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Category Archives: Wine Curmudgeon

2,500 posts and free wine glasses

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free wine glassesScreenshot free glassesAnd the winner is: Bob Judd, who selected 515; the winning number was 515 (screen shot to the right). Thanks to everyone who participated, and especially to those who left such kind messages with your entry. That’s what helps keep me going when the grind gets overwhelming.

Last week, between preparing for my El Centro class, working on a couple of free-lance pieces, and overseeing the Wine Curmudgeon empire’s day-to-day operations, I didn’t notice that the blog ran its 2,500th post. Which, if it doesn’t make me Ty Cobb, puts me in Hall of Fame company. And since I believe in rewarding the people who have kept this thing going for 2,500 posts — you, the readers and visitors — it’s time for free wine glasses.

Yes, a wine glass giveaway — four Lori Dennis Home Unbreakable Wine Glasses, stemless and made with premium acrylic to work like glass. That means they won’t shatter, stain, or dull; they’re heavy in the hand like glass; shatterproof, because they’re plastic; and easy to clean (top shelf dishwasher safe). Plus, says Dennis, a portion of the proceeds from every sale benefits Habitat for Humanity.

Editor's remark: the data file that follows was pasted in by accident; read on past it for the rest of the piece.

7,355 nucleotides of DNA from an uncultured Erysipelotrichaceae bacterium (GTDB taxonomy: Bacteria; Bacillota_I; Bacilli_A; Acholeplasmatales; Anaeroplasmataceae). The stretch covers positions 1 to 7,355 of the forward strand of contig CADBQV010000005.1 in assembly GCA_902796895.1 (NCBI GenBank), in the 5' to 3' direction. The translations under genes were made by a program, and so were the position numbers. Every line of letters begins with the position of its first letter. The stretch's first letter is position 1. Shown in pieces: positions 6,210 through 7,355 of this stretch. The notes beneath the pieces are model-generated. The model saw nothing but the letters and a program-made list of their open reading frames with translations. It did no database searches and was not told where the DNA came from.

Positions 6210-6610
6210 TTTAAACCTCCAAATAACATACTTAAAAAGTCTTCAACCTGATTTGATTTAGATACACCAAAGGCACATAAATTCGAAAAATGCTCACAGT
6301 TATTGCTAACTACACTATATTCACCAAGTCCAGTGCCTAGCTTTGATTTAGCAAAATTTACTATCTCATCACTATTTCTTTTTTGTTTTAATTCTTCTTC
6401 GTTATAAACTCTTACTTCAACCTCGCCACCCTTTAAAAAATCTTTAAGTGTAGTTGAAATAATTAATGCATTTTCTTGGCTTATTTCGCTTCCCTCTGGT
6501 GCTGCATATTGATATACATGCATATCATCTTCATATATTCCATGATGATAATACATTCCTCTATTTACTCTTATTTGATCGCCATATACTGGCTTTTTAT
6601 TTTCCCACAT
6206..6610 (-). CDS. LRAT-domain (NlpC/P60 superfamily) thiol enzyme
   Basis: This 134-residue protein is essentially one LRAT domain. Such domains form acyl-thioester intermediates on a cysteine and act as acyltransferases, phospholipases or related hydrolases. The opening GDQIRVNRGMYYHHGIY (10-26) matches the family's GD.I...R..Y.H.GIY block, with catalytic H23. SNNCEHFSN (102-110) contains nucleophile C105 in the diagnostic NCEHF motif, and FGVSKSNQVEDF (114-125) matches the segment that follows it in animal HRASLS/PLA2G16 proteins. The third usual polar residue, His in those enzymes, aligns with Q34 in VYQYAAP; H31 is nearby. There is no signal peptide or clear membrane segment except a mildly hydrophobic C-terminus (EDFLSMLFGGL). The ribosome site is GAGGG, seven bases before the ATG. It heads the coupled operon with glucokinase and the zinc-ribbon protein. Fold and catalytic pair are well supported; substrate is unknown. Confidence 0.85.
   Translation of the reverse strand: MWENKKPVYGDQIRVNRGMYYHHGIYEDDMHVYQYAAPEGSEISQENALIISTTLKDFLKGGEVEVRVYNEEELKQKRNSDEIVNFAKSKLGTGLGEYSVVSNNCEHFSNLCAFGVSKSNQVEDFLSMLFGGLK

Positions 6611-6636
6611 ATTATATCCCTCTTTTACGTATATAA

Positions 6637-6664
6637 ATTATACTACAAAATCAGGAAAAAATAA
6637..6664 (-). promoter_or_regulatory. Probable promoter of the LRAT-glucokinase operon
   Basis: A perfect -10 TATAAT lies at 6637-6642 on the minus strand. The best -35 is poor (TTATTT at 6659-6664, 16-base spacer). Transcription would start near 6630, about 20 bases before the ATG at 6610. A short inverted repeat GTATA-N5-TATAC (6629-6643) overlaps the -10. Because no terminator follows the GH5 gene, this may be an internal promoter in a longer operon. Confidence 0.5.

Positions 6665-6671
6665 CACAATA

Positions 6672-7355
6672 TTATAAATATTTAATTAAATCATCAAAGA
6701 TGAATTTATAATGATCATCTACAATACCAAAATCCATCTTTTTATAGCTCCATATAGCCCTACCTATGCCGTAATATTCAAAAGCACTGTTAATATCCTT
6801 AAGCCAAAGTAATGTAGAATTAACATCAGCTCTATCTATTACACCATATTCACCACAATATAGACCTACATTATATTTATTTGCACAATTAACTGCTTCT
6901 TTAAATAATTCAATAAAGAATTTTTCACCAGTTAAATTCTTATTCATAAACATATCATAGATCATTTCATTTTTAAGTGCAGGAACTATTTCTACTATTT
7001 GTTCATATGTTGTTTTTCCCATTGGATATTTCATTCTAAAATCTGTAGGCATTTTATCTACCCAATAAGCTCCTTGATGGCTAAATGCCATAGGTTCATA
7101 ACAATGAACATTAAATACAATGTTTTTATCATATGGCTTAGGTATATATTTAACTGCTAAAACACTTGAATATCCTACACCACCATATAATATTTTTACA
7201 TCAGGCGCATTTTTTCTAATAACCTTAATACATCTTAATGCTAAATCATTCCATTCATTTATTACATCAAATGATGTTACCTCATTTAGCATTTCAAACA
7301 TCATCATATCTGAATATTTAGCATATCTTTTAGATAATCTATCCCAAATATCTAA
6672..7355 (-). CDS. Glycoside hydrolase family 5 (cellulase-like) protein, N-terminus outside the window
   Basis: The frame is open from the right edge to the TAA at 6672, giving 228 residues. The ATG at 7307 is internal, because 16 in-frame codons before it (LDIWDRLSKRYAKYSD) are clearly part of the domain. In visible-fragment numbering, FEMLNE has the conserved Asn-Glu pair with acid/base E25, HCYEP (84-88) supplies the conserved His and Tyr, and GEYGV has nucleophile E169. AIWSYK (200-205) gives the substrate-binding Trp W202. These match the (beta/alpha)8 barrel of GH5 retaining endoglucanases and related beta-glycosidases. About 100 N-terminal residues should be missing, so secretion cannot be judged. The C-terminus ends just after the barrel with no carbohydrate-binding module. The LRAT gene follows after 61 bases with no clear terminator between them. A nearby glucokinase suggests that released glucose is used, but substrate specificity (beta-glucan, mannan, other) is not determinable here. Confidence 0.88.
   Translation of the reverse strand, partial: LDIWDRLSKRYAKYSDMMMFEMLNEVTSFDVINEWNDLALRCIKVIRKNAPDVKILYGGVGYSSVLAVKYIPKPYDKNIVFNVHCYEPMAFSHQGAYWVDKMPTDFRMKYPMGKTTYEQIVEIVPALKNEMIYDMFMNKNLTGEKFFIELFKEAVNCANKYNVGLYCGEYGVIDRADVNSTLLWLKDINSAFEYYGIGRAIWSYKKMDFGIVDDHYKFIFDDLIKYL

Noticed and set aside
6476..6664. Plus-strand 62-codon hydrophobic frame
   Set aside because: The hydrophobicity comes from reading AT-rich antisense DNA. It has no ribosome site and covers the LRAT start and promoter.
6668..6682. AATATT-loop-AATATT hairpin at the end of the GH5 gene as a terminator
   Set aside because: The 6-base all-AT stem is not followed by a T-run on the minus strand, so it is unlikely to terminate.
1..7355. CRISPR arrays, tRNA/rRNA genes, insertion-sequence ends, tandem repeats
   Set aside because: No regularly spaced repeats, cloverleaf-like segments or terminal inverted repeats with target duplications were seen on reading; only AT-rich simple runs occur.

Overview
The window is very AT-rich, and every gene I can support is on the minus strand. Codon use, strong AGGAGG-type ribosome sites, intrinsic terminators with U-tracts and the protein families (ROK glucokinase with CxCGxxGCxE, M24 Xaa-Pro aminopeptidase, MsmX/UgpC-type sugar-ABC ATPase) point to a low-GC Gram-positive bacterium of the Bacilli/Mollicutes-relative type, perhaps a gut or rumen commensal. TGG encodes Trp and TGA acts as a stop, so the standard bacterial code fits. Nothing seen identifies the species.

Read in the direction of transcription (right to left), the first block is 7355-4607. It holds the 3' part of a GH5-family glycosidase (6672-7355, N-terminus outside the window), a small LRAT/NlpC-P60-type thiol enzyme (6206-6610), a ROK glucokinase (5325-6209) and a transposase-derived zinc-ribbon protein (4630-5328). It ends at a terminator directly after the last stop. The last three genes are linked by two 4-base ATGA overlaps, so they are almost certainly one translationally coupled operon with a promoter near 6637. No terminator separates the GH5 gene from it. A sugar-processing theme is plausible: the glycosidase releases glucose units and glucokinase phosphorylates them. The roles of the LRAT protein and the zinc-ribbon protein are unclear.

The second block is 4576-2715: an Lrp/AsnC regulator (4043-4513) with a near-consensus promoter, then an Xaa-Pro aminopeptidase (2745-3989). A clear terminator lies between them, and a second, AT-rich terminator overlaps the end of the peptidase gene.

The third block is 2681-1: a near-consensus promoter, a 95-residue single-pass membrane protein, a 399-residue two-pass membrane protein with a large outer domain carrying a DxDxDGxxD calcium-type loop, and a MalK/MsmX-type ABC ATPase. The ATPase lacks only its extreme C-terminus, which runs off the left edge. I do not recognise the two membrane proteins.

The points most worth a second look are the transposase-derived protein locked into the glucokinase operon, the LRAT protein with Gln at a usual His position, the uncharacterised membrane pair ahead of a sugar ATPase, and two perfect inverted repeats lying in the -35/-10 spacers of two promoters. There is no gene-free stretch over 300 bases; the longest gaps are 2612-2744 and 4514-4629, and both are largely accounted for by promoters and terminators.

The usual contest rules apply. That means pick a number between 1 and 1,000 and leave it in the comment section of this post to wine the free wine glasses. You can’t pick a number someone else has picked, and you need to leave your guess in the comments section of this post — no email entries or entries on other posts. Unless the number is in the comments section of this post, the entry won’t count.

If you get the blog via email or RSS, you need to go to this exact post on the website to enter (click this link to get there). At about 5 p.m. central today, I’ll go to random.org and generate the winning number. The person whose entry is closest to that number gets the free wine glasses. 

Finally, you’ll see several changes to the blog over the next week or so — updating its look, making it more mobile friendly, and faster loading times. The site should still be just as easy to use, but a little more 21st century in how it works. Many thanks to Kermit Woodall of Woodall Design for his patience and perseverance through this process, given all the hand holding he had to do.

El Centro wine class evolves into beverage management

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el centro wine classMy El Centro wine class has evolved into beverage management this semester, but that doesn’t mean we don’t do wine any more. Rather, it speaks to the school’s commitment to upgrading its curriculum (and there may be big news about that later this spring), and I’m flattered that I get to help.

Beverage management covers most of what students need to know to understand how the wine, beer, and spirits programs at a restaurant work. In one respect, it’s not much different than what we did in the wine class, since I spent class time talking about putting together wine lists, how to deal with distributors and sales people, and the rest of restaurant wine.